Next, is of course, the science of delivering great content to them. Looking closely at the diversity of the portfolio that you really need to have these days to of course catch customers orbiting at high speeds is the other challenge that we have. You need to think well beyond your website as people are moving quickly these days and certainly into the mobile platform, and RSS feeds, and social network, and video portals. You know, you really need to get the information out. You need to look closely at what they want, and need, and how to deliver it to them.

One of my favorite demonstrations in this slide is ‘likes are the new love,’ ‘likes are the new links,’ sorry, and ‘loves are the new likes.’ So, you need to look closely at how you’re really gauging success and that is changing I can assure you. Of course testing, and AV testing, and multivariate testing. I like saying that if you’re not testing, you’re living in the dinosaur age. But that’s something to look closely at because there are a whole bunch of different types of tests that you can run now. Probably one of the more exciting is geotargeting: looking at where people are coming from and even what companies’ domains they’re coming from. There’s incredible technology out there that will track not only the visitors on your website but what likely companies they’re actually visiting from. So we can talk about that in future presentations. But anyway, if you’re not testing, you need to be testing so get with it. And it’s of course finding the most efficient path to success and that is defined as, of course, engagement on a number of different levels. That could be downloads, it could be scoring actual downloads, or different assets, or different types of actions that people can take on your website. Gathering all that data and doing something with it. But most importantly I need you to think about content marketing as being a process and a workflow. It starts with content planning, I’m going to talk about that a little bit today, but it doesn’t end there. It really extends itself into creation, optimization, editing, distribution, and of course, performance measurement.

So without further ado, I’m going to turn the reigns over here to Robert. Robert, in one second, take it away.

Robert: Absolutely.

Byron: And thank you very much for being onboard as well today, Robert.

Robert: Oh it’s absolutely my pleasure, thank you. Thank you so much for having me. And thanks to all of you who are participating here today. Hopefully we can be somewhat interesting and give you something a little bit to take home with you to think about in terms of how content marketing can really have a positive effect on the business.

Byron, is my screen coming across okay?

Byron: Yep, looks great.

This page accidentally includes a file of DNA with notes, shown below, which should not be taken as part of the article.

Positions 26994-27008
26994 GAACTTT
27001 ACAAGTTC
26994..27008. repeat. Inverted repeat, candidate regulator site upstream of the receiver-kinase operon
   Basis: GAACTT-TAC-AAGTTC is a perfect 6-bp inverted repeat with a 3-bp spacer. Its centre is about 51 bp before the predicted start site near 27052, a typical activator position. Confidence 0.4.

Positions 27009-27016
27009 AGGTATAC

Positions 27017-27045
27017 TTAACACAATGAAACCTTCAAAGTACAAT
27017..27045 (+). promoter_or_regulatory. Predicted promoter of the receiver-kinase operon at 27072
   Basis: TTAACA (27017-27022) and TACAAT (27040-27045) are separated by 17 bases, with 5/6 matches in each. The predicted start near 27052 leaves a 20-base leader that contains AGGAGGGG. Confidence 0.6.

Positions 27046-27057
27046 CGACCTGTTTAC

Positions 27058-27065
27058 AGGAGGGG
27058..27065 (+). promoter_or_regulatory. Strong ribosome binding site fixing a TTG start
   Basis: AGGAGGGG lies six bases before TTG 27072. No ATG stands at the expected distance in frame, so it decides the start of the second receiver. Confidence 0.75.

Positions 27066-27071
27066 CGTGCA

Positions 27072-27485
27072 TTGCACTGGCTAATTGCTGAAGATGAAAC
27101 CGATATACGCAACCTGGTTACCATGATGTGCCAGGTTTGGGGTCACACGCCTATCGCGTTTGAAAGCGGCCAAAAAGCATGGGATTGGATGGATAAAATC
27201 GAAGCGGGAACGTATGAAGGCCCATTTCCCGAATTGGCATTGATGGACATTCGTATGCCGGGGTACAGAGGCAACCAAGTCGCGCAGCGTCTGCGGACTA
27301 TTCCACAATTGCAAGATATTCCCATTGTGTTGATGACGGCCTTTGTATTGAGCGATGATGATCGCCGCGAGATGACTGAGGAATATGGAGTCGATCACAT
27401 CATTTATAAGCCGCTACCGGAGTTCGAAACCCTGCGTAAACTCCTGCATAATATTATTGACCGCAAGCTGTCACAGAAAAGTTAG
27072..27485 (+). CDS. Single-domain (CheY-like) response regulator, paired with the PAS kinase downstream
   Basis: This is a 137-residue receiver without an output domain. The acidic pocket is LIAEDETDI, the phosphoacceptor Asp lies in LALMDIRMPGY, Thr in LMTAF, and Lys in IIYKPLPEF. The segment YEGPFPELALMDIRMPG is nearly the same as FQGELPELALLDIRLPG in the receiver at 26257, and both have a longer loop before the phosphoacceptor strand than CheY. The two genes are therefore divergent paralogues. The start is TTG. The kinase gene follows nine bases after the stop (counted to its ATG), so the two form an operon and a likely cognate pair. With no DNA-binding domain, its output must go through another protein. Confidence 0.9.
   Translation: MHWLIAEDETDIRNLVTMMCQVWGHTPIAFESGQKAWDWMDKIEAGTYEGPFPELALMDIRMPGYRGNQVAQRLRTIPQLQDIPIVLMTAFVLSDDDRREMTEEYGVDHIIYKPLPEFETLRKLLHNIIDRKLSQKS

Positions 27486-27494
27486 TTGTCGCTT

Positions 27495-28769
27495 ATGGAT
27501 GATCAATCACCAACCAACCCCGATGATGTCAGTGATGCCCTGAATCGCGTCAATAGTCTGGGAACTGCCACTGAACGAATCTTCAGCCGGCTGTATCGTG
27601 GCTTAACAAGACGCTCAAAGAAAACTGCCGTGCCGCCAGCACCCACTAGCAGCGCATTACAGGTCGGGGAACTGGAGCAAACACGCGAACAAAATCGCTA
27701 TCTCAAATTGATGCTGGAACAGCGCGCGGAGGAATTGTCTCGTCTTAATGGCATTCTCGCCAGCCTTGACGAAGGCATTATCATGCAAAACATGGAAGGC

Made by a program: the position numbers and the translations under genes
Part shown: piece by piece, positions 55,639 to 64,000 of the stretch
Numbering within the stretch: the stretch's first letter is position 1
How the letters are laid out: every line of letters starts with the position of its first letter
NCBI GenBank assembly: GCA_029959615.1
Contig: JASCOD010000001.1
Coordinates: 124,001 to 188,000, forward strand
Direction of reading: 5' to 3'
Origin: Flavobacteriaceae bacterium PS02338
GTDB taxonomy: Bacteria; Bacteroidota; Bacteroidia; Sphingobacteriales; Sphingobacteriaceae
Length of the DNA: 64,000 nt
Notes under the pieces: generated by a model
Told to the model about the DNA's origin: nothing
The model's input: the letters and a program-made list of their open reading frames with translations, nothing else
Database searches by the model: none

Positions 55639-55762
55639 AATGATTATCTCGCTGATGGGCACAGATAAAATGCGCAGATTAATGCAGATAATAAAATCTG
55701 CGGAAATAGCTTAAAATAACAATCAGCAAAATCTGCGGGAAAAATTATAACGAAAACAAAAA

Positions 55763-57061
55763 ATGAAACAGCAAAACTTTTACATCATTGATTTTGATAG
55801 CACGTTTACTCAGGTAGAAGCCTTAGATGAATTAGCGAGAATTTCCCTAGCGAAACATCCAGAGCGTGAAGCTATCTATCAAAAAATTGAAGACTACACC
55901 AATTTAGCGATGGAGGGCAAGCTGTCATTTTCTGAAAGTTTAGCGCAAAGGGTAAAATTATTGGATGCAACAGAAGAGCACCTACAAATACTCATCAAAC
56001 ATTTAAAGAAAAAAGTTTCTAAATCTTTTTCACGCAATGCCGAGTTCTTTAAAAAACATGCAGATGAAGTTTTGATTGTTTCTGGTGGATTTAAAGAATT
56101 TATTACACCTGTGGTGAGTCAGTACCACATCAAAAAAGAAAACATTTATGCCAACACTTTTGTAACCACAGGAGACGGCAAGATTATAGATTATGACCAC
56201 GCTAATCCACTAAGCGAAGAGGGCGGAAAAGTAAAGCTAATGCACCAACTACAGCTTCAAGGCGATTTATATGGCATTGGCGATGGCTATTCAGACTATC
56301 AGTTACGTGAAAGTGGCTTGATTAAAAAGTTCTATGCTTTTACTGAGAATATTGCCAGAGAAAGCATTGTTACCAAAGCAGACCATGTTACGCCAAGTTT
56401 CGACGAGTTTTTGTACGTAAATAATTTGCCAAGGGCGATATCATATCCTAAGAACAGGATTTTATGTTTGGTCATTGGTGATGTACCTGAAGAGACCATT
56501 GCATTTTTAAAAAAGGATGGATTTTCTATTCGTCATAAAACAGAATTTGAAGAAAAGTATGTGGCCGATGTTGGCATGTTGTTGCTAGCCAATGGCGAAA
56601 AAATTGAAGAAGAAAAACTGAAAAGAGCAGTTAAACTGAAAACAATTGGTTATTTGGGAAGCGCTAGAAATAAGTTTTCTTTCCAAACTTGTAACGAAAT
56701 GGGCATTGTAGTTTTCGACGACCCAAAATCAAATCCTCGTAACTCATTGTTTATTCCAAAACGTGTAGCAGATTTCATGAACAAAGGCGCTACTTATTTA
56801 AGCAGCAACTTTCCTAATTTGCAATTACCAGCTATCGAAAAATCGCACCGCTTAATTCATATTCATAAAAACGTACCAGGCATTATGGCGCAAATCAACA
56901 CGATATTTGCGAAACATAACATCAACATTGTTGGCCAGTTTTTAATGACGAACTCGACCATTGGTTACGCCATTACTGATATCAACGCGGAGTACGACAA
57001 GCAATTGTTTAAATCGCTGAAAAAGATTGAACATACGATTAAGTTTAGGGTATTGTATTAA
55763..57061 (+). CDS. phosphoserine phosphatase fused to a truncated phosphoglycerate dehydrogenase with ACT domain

Robert: Great, thank you. So when Byron called me and asked me about this webcast we started talking about budgets, and business case, and ROI, and content marketing. And I will tell you that when I speak at conferences and when Joe and I wrote the book, Managing Content Marketing, it was really the number one question that we hear most often which is—and they’re related I guess, they’re really a two-part question but they’re related—which is how do I build a business case for this for my boss because I think it’s a good idea but I really need to be able to support this? And then okay, now I have the business case made I need to know how much I’m going to spend on this and how it’s actually going to apply. And what I’m hoping to do over the next fifteen or so minutes is to one, share some information that we’ve gotten from research that we’ve conducted with businesses out there that are actually doing content marketing and their budgeting process, and where they’re spending their money, and how they’re spending their money. Then I want to dispel a couple of myths that are out there about how the business case gets made and I think it will have a really positive impact on the way that you look at content marketing from a tactical planning perspective and how you might apply your marketing budget to it. And I think it will tee up Byron’s talk very well because what hopefully it will do is set the table for how you might then set that content plan in the budget—and my title here is obviously a little tongue and cheek and I’m working desperately for a punch line for it so I would love if anybody has a suggestion for a punch line for this please do let me know. So if you are live tweeting or want to come by and just pay a visit there’s my info and a couple of places where you can find stuff that I’m talking about.